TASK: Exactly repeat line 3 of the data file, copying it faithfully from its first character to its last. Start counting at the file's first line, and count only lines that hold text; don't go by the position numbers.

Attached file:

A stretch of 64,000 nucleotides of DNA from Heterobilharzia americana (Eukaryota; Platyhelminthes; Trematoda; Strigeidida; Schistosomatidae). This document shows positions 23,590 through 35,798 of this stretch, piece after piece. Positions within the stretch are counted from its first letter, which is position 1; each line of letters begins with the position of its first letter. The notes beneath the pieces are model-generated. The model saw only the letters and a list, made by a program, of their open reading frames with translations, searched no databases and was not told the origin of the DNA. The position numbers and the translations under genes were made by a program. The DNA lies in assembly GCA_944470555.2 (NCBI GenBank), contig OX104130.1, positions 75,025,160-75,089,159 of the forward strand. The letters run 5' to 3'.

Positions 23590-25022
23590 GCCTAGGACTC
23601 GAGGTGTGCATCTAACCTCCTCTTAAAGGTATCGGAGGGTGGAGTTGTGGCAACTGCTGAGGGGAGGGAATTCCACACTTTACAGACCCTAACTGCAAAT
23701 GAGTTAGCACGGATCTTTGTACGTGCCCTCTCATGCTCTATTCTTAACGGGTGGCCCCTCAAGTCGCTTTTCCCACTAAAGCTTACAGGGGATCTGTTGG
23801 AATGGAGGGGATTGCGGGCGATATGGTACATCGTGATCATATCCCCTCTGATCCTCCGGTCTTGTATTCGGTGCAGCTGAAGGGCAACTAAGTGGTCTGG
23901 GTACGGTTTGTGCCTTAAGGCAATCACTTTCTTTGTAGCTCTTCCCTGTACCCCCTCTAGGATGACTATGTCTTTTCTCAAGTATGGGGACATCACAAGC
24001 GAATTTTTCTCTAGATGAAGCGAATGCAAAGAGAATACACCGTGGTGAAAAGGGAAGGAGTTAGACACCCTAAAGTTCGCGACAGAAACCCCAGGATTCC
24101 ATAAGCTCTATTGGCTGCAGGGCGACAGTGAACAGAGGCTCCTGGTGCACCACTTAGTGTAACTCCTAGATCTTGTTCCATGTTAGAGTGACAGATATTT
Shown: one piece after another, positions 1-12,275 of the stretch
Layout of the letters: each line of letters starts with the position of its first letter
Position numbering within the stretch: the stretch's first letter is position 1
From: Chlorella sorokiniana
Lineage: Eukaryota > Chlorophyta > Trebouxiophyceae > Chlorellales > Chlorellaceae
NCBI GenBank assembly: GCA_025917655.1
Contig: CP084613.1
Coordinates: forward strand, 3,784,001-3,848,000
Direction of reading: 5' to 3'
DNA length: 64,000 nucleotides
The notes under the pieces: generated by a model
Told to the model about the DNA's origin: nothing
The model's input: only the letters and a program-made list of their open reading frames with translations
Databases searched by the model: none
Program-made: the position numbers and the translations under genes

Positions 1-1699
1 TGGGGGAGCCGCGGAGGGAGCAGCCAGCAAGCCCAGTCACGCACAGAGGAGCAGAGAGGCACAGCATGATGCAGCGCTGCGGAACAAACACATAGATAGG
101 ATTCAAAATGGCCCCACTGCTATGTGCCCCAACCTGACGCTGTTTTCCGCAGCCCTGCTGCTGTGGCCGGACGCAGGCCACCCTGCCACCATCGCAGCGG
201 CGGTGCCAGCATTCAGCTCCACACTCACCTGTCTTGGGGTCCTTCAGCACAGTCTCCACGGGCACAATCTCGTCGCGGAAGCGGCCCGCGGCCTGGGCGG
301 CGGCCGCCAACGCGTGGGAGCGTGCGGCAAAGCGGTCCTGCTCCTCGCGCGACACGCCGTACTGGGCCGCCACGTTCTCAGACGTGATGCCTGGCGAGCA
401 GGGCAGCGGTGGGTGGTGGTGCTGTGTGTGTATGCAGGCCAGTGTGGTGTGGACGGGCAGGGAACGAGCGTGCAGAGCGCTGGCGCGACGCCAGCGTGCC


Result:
23590 GCCTAGGACTC